The following post is a part of the #BleedingLove photo series—a campaign which aims to break the stigma around periods in the South Asian community and around the world. We came together to raise awareness about the struggles women face in regards to menstrual health in the hopes of promoting menstrual equity and in turn, gender equality.
Clenching onto the white porcelain edges on my apartment’s tiny tub, while the hot-hot-hot water hits my knotted, bare belly — I uselessly lay there, eyes closed so tight sparks flash behind my eyelids.
This is usually the opening scene to my monthly period.
On that first day, I always feel like I’m about to furiously implode, as though my own body is rejecting me. The pain in my uterus is mind-numbing, and as my body suffers my mind flitters between two thoughts: One, I’m going to die, and two, I have to get up.
I’ve felt like that once a month for the past 15 years. And I’ll be the first to tell you, you never get used to that level of pain.
The doctor will tell me upon my eighth or ninth visit, as I pray and beg for the now predictable yet unconscionable throbbing to go away, that the miracle I’ve been waiting for comes in a foil package of tiny round white, green and blue pills — birth control.
I used to take it regularly to maintain a sort of homeostasis, to gain some control of a body that is wildly mine but proves that it won’t be tamed.
And, I was temporarily elated when it worked.
The pain escaped and the next year was a dream until I started to spot between periods. And then the second type of birth control didn’t make the spotting go away, so now I’m constantly, non-stop, why-is-this-my-life type of bleeding. I eventually stopped taking the birth control not wanting to trade one tyrant for another.
Each month my life is a balancing act around this pain. I track my period obsessively. I know that I have a small gap of time to eat and take medicine on day one, if I miss that window the cramps wind themselves so tightly they shoo anything that wants to enter my body away — leading to relentless nausea.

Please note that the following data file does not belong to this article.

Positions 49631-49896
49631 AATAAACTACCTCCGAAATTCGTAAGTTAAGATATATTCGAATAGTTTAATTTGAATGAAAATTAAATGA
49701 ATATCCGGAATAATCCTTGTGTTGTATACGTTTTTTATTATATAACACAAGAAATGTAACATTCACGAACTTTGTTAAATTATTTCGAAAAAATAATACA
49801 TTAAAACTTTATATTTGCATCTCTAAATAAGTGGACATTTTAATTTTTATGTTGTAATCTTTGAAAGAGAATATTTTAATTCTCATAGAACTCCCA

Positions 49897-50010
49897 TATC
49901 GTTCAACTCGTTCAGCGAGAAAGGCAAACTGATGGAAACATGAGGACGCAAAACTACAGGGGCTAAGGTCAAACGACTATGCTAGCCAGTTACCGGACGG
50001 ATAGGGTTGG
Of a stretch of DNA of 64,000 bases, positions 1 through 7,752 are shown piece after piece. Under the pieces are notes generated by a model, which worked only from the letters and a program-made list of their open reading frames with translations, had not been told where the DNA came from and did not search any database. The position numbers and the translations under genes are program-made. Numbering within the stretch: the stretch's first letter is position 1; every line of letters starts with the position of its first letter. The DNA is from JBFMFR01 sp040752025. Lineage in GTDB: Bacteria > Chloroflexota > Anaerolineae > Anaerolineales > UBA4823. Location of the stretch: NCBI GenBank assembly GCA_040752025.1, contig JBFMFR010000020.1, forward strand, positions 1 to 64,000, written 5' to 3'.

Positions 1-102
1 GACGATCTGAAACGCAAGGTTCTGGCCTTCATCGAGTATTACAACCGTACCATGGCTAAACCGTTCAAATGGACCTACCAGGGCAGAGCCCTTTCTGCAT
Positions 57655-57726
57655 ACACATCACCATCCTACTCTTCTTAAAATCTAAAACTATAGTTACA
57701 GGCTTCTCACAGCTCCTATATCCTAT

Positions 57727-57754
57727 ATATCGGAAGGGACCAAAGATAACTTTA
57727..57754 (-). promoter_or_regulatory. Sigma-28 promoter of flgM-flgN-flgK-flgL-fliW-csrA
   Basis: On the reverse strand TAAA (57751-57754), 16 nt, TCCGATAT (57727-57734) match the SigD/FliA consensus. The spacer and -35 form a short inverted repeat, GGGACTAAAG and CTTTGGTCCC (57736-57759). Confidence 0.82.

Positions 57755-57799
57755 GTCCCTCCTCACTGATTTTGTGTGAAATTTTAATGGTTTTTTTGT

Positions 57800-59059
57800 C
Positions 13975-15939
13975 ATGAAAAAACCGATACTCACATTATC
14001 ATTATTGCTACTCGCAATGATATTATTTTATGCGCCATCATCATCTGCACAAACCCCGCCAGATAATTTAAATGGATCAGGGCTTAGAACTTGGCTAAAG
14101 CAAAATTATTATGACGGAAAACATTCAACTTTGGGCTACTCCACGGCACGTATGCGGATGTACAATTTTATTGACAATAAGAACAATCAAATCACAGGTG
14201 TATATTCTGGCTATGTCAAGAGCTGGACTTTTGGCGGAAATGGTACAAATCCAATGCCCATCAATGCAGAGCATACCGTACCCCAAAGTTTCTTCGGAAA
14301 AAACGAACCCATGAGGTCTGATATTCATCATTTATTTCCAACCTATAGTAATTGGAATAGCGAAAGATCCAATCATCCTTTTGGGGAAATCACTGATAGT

And yet, I persist.
All women who have terrible, heavy, light, cramped, feverish and exhausted bodies during their periods, simply endure.
Because as women there is no other option. Especially in the workplace setting, where talking about your period can be perceived as weakness, we don’t always have the option to say: “Hey there, I feel like someone just dropped a piano on me from the 50th floor and before that I was punched in the stomach repeatedly by baby kangaroos — and I just need a moment, a second, a minute, I just need to breathe.”
We have to walk in the room and say, “Hey there fellas, let’s discuss the metrics report, here’s what I was thinking could be a creative solution to filling in this gap.” All while our guts wrench and our tampons are drenched.
And then one month from now, we repeat.
I grew up in an Indo-Caribbean household with a single mom, I was aware of the fact that I would get my period and I had the necessary pads to get the job done when it finally arrived.
Yet nothing prepares you for the jarring experience of having your first period.
I still had a lot of questions I didn’t feel I could ask. I didn’t understand the connection between what having a period truly meant for my body. There was no detailed explanation of sex, PMS or pain. Sadly, the lack of sharing this type of information is common in a community that is predominantly sexually conservative.
[Read Related: #BleedingLove: The Bloody Truth About Periods]
We need to break the cultural quiet and recognize our own strength and resilience. We get a lot of s**t done while we bleed, it’s a matter of fact, one that needs to be applauded and then normalized in society.
Let’s talk about our bodies without shame, learn from one another honestly and break the taboo that your period needs to be a hidden facet of life.